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Volunteers’ Week: fantastic festival hubs

Bunting and beacons will be lighting up the country this week for Jubilee celebrations - including thousands organised by local volunteers. They are the bright shining key to Heritage Open Days, from pouring cups of tea and putting up posters to planning entire programmes of events every September. So, to celebrate Volunteers' Week I am handing over the blog to some of our long-standing volunteers for a taster of their extraordinary festival hubs…

Vicar & Volunteers were ready to receive visitors at St Mary's, Beverley © Roland Deller

John, Christine and Barbara - Hull & Beverley, East Riding of Yorkshire

John and Christine have been organising HODs in and around Hull since way back in 2009.  Barbara brought Beverley on board in 2014 - that first time was scary (so much to go wrong) and marvellous (nothing did go wrong and everyone loved it).  For all three of us, although there are several sleepless nights each year, we enjoy working with the almost 400 volunteers in Hull and Beverley and the wider county, who help to run the show, during a hectic ten days in September. The effort is worth it when we hear the positive feedback from local residents and visitors and know that we are helping to promote our region.

An ordinary street, with an extraordinary story - Astounding Inventions uncover new claims to fame for Beverley / © Barbara English

That we go on learning every year is down to HOD HQ giving us annual themes. 

  • ‘Astounding Inventions’ initially seemed a tough call for Beverley’s agricultural market town. But it drove us to unearth such things as world famous agricultural inventions (Crosskill’s Self-Cleaning Clod Crusher) and the exciting discovery that we have probably the oldest gas lamps in the world still standing… now featured in this year’s Beverley programme, the gas story goes on and on.
  • As a seafaring and industrial city, Hull has been at the forefront of pioneering innovations such as the invention of Dettol, by Reckitt’s; the development of the ubiquitous liquid crystal, at the University of Hull; and Priestman’s first patent for an oil engine which predated Herr Diesel’s product - not to mention the world’s first marine chronometer, by John ‘Longitude’ Harrison of Barrow on Humber, which revolutionised world-wide navigation.

See the city from different perspectives thanks to the volunteers in Chelmsford / © Paul Mclean Photography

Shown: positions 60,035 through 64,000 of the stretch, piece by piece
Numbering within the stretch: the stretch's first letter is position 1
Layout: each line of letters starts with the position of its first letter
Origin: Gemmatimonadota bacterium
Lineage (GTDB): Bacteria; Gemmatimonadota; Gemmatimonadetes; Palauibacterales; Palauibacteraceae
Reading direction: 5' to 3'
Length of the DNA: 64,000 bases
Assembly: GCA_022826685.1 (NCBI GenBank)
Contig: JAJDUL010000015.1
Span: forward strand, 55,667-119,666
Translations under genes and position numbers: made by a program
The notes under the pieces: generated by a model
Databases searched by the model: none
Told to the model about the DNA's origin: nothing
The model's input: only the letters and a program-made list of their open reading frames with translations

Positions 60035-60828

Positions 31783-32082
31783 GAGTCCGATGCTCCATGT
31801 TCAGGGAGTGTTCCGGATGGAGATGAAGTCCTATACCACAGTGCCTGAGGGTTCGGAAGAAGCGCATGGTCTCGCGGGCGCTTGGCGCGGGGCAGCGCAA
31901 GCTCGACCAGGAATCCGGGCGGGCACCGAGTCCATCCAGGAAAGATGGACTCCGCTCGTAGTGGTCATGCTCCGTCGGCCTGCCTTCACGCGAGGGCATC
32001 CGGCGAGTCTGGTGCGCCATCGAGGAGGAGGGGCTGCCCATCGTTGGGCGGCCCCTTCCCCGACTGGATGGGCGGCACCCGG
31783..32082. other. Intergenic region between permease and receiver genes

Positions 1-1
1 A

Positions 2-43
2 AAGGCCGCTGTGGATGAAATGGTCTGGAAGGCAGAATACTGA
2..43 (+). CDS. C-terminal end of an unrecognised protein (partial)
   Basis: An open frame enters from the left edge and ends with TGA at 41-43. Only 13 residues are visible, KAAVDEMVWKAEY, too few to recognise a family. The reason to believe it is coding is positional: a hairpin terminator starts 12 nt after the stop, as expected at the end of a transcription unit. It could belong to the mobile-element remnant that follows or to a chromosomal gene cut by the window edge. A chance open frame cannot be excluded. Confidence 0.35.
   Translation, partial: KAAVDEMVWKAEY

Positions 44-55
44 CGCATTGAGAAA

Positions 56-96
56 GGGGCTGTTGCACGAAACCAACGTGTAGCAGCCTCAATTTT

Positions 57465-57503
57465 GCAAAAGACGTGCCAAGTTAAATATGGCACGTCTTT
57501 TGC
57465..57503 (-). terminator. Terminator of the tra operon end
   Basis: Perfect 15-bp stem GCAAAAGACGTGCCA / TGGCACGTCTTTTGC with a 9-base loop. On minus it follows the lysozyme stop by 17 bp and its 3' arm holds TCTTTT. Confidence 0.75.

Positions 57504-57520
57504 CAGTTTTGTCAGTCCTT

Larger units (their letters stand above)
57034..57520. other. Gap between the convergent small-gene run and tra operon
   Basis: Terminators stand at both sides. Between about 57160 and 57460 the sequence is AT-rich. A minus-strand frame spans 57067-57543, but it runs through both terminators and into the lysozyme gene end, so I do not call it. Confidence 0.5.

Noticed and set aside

Paul and Alan - Chelmsford, Essex

We’ve been organising HODs for around 8 years now. We love it because it gives us a chance to show off our city with some of its history and it helps people learn about their local area. This year I’m excited about our plans for an ‘Inventions Then and Now Day’ with radio 1922 vs podcast 2022, a fashion show reinventing old items into new outfits, and inventions recreated via stop animation. Another one to look out for will be the 'History of Geek Day', with talks on the history of Cosplay, furries, comics and board games.

The Forest of Dean is the home of many astounding inventions including something for that morning cuppa! / © Tomasz Sienicki

Janet & Team – Forest of Dean, Gloucestershire

I have been leading the team in the Forest of Dean since 2010 and am delighted about this year’s theme. Robert Mushet perfected the method of making self-hardening steel and Bessemer had the credit! This is just one of the great innovations here in the Forest. Others include the development of Horlicks Malt drink, Ribena, development of paper from which to make teabags for your morning brew. The diversity in this area has been amazing and yet people still hide their lights under bushells!

Biking to Bottle Ovens helps spread the word about Stoke-on-Trent's fantastic heritage / © HeritageOpenDays

Andy & Team – Stoke-on-Trent, Staffordshire

Some of our members were literally jumping for joy when they heard about this year’s national theme – “Astounding Inventions” is right up our post-industrial street!

I’ve been involved with Heritage Open Days for more than two decades and start planning for the following year as soon as the festival closes. The City has a rich heritage as the home of the pottery industry and Potteries Heritage Society organises up to a dozen events each year. The Society doesn’t have attractions of its own, so our events tend to link several historic sites through tours on foot or by bike – even by canoe on a couple of occasions. We’re immensely proud of our distinctive potteries bottle ovens and HODs presents a unique opportunity to help visitors to get to know them, as well as involving those who own and take care of these iconic buildings. We also host events in partnership with other organisations.

With this in mind, we set up The Heritage Network for Stoke-on-Trent in 2018, bringing together heritage groups and museums to collaborate on events and tourism initiatives. HODs was the catalyst for the Network and remains the focus of our calendar and, as its Secretary, I help co-ordinate over 30 events across the city. It’s an exhausting but thrilling experience and the festival now attracts over 10,000 visits within the city each year.

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